The difference between the new Dell XPS 13 9300 and the older version XPS 13, which I am used to, is like chalk and cheese. Besides look and feel, power and productivity seem to be the core design tenets of the newest model. Productivity enhancement begins with the four-sided InfinityEdge 13.4" FHD+ Touch anti-reflective 500-Nit display. The original 16:9 screen has been replaced with 16:10 which as per Dell has 91.5% screen-to-body ratio. As a result, the 19.5mm bezel at the bottom of the display which used to house the webcam has been reduced to 4.6mm giving the entire screen an edge-to-edge display. PowerPoint and Excel or Excel and Word or PowerPoint and Word are three of the applications that I use side-by-side most often. With the new aspect ratio, I feel that I am successfully tricked into achieving better productivity because of more screen real estate. Working from home, my XPS 13 notebook is usually connected to Dell UltraSharp 27-inch monitors via a Dell dock but I remain productive even during my occasional trips to other rooms of my home (in the absence of travel). When I have to look at data all day long, full screen brightness works great for me – both indoors and outdoors.

In addition to a taller display, the edge-to-edge keyboard with larger keycaps and touchpad add to a productive experience. The left and right arrow keys are full-size, bigger than in previous models but the up and down arrow keys are still annoyingly narrow and tiny. The page up and page down keys are gone but I do not miss them. Normal travel of the keys makes for comfortable typing for both one-finger and ten-finger typists. The keyboard backlight is nice but the color against composite alpine keyboard deck threw me off initially because the contrast is unnoticeable. There is a slightly higher light bleed under the “U” key than other keys which leads me to believe that all keys may not be seated uniformly. But I am just nitpicking. It does not in any way hinder the performance, likeability and experience of the notebook. After many days of use I have managed to reprogram my muscle memory to look for delete key one space to the left because its rightful place has been taken over by the power button / fingerprint reader (which is easy to reach, perfect size and not bothersome and incredulously placed on the side in the Dell Latitude 7390). The glass touchpad is not only smooth but is also big in a small-sized notebook. In the absence of left-right click buttons the physical switch works great for me which I prefer over a haptic sensor (present in some PC brands). The ample space for palm rest is one of the best experience design elements of the keyboard.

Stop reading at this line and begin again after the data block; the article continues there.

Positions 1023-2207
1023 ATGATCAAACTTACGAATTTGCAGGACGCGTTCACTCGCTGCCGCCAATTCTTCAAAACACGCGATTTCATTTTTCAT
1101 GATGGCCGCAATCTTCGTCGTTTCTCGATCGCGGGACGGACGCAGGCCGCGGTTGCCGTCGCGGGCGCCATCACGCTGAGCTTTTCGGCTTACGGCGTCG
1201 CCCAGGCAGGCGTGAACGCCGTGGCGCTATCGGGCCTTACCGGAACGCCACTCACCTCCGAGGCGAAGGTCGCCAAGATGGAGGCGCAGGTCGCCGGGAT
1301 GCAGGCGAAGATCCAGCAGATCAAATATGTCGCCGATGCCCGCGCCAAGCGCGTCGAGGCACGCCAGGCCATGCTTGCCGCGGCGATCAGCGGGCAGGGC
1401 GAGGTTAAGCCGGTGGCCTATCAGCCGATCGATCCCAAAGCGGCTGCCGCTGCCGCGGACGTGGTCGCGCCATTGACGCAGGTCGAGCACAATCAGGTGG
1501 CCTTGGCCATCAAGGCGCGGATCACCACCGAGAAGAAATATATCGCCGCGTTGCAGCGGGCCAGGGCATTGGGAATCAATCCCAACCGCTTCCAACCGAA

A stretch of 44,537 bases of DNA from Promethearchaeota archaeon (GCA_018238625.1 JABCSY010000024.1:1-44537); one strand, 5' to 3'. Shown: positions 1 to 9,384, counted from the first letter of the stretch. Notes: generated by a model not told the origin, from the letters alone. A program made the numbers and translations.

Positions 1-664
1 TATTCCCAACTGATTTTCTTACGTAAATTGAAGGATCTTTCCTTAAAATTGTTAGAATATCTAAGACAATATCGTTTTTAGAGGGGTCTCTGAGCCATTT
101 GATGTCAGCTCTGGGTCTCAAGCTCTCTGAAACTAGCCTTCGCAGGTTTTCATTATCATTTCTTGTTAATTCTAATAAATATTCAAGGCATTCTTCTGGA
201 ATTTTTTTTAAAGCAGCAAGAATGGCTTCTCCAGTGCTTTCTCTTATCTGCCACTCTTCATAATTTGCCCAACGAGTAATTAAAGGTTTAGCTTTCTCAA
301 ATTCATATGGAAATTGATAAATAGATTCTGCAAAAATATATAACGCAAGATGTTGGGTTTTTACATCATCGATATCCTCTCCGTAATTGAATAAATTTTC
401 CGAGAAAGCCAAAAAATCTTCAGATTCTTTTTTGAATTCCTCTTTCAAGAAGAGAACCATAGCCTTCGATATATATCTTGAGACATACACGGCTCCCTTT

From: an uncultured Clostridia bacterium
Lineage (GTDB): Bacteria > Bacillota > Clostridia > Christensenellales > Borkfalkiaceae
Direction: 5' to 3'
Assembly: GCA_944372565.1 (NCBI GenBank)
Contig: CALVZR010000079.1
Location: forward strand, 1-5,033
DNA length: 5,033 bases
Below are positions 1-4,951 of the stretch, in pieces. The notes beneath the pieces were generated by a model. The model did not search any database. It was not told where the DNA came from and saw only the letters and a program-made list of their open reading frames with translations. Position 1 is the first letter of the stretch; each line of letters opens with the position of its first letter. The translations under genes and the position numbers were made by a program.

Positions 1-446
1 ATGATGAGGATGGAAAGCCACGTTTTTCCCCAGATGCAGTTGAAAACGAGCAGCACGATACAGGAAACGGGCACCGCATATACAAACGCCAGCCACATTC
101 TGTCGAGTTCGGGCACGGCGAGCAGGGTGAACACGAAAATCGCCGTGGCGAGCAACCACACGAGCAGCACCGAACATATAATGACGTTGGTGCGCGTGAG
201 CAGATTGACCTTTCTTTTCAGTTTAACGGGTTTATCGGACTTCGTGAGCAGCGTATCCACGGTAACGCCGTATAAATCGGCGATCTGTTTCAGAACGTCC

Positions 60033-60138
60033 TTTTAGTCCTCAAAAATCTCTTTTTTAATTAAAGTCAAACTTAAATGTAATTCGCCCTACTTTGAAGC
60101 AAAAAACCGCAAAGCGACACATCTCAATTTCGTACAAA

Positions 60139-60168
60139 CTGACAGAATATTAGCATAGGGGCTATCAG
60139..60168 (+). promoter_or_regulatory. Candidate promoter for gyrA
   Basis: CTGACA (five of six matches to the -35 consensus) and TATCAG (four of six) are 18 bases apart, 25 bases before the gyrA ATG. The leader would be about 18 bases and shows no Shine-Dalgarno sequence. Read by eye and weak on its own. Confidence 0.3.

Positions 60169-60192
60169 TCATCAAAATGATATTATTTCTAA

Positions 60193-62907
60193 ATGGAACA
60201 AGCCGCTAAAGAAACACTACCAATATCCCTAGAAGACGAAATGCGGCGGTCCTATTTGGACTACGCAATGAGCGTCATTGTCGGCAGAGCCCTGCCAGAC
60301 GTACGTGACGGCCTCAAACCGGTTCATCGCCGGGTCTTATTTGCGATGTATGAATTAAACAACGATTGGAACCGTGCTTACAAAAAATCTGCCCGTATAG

xps 13 white keyboard view resized

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COVID-19 Impact on SMB Tech Investments

Precision is impossible but agility and resilience are realizable. In every crisis, there is opportunity. If history is any indication then the SMBs are well-placed to narrow the banks of uncertainty. With integrative thinking SMBs will be adept at maneuvering around the edges of flames that have been fanned by COVID-19.